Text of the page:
Erkki Ruoslahti of The Burnham Institute named recipient of 2005 Japan Prize

January 14, 2005

(La Jolla, California) Dr. Erkki Ruoslahti, Distinguished Professor at The Burnham Institute, has been named as recipient of the 2005 Japan Prize in the category of cell biology. Dr. Ruoslahti will share the prize, 50 million yen (approximately $487,000 U.S.), with Dr. Masatoshi Takeichi, Director of RIKEN Center for Developmental Biology in Kobe, Japan. The award will be presented to the scientists in ceremonies to take place in Tokyo on April 20, 2005 as part of a week-long celebration of "Japan Prize Week".

The Japan Prize is awarded annually to "people from all parts of the world whose original and outstanding achievements in science and technology are recognized as having advanced the frontiers of knowledge and served the cause of peace and prosperity for mankind".

In announcing the prize today, The Science and Technology Foundation of Japan (JSTF), cited Dr. Ruoslahti and Dr. Masatoshi Takeichi, for their

"Fundamental contributions in elucidating the molecular mechanisms of cell adhesion", which include key discoveries for "elucidating the etiology and developing therapy for serious diseases such as malignant tumors".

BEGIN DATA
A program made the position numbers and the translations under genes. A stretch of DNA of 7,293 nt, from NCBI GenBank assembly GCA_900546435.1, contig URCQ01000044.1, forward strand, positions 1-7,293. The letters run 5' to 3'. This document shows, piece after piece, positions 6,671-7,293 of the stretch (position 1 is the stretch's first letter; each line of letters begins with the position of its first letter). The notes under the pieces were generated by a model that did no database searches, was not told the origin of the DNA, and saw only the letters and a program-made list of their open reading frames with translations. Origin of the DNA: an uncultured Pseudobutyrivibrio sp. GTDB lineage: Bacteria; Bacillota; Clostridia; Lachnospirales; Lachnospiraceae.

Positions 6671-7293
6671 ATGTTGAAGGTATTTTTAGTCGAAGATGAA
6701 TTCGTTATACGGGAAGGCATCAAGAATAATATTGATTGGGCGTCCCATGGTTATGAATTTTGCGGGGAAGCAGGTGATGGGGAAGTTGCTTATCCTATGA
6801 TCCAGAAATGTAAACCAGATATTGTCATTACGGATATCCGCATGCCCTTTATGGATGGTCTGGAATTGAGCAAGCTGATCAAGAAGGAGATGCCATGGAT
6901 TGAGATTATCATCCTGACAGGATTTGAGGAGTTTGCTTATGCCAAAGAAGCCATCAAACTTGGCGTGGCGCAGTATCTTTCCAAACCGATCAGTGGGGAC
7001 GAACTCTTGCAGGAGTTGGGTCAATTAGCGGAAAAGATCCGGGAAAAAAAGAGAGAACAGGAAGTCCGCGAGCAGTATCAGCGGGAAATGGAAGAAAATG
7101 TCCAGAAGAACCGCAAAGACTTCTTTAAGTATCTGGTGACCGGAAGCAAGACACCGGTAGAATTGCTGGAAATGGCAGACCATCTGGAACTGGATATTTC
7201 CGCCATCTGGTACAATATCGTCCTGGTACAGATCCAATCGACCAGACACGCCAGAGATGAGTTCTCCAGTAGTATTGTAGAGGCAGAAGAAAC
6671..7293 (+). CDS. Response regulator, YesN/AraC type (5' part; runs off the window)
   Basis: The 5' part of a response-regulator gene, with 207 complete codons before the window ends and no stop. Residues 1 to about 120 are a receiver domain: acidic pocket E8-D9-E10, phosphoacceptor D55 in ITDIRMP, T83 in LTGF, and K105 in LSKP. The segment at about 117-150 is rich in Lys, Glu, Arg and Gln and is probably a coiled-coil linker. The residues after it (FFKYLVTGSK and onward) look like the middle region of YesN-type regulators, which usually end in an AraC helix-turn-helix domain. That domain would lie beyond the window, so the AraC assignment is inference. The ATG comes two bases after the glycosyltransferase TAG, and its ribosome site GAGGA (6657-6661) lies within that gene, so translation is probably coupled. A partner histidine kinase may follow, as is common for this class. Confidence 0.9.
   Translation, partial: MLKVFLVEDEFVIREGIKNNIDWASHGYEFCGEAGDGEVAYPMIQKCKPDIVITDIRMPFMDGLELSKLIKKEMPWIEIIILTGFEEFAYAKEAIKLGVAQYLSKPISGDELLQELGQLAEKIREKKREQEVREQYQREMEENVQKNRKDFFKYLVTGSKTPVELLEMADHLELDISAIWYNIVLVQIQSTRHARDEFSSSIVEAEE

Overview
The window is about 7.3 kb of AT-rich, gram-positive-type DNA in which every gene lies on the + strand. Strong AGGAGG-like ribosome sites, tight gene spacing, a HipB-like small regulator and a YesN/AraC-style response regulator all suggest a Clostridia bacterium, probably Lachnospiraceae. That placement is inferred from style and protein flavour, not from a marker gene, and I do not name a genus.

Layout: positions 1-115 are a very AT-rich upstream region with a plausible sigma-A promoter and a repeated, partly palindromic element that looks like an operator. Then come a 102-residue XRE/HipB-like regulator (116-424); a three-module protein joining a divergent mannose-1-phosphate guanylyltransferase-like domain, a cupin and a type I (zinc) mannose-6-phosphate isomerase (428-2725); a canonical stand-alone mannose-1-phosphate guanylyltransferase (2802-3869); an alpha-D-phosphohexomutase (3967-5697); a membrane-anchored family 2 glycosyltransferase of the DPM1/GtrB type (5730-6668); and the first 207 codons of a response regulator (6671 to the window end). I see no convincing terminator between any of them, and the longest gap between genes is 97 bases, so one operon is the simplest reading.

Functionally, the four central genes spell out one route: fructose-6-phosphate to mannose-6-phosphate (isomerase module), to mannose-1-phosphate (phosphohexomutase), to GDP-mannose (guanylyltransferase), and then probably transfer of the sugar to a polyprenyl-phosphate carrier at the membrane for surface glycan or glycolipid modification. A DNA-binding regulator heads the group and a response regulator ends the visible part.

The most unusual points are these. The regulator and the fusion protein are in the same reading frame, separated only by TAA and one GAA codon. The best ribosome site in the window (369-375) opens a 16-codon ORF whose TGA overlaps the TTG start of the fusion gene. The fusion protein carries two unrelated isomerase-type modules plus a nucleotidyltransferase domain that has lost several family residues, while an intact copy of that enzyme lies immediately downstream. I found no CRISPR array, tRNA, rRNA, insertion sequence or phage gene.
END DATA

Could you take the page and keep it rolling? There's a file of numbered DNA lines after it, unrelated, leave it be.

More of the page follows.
Dr. Ruoslahti is being recognized for his seminal contributions to the cell adhesion field, which includes the discovery and molecular definition of the site at which cells attach to one another, the peptide RGD. Dr. Ruoslahti's discoveries in cancer biology are also relevant to a broad range of cell behaviors, which are involved in managing heart attack, stroke, osteoporosis, and angiogenesis.

Dr. Ruoslahti earned his M.D. and Ph.D. degrees from the University of Helsinki, Finland. He held various academic appointments at the University of Helsinki and the University of Turku in Finland and City of Hope National Medical Center in Duarte, California. Dr. Ruoslahti was recruited to The Burnham Institute in 1979 and served as its President from 1989 - 2002. He was appointed Distinguished Professor in 2002. Dr. Ruoslahti is a member of the U.S. National Academy of Sciences, the Institute of Medicine of the Academy of Sciences, the American Academy of Arts and Sciences, European Molecular Biology Organization, and the Finnish Academy of Sciences. He has been honored with the Gairdner Foundation International Award, the G.H.A. Clowes Award of the American Association for Cancer Research, the Robert J. and Claire Pasarow Foundation Award, The Jacoaeus International Prize, and The Jubilee Award given the by British Biochemical Society. Dr. Ruoslahti is an Honorary Doctor of Medicine from University of Lund, Sweden, and he is a Knight of the Order of the White Rose of Finland.
-end-
The Burnham Institute is an independent, nonprofit, public benefit organization dedicated to basic biomedical research in the areas of cancer, neurosciences and aging, and infectious and inflammatory diseases. The Institute ranks consistently among the world's most influential research organizations for the impact of its research in analyses conducted annually by the Institute for Scientific Information. To learn more about The Burnham Institute visit our website at http://www.burnham.org.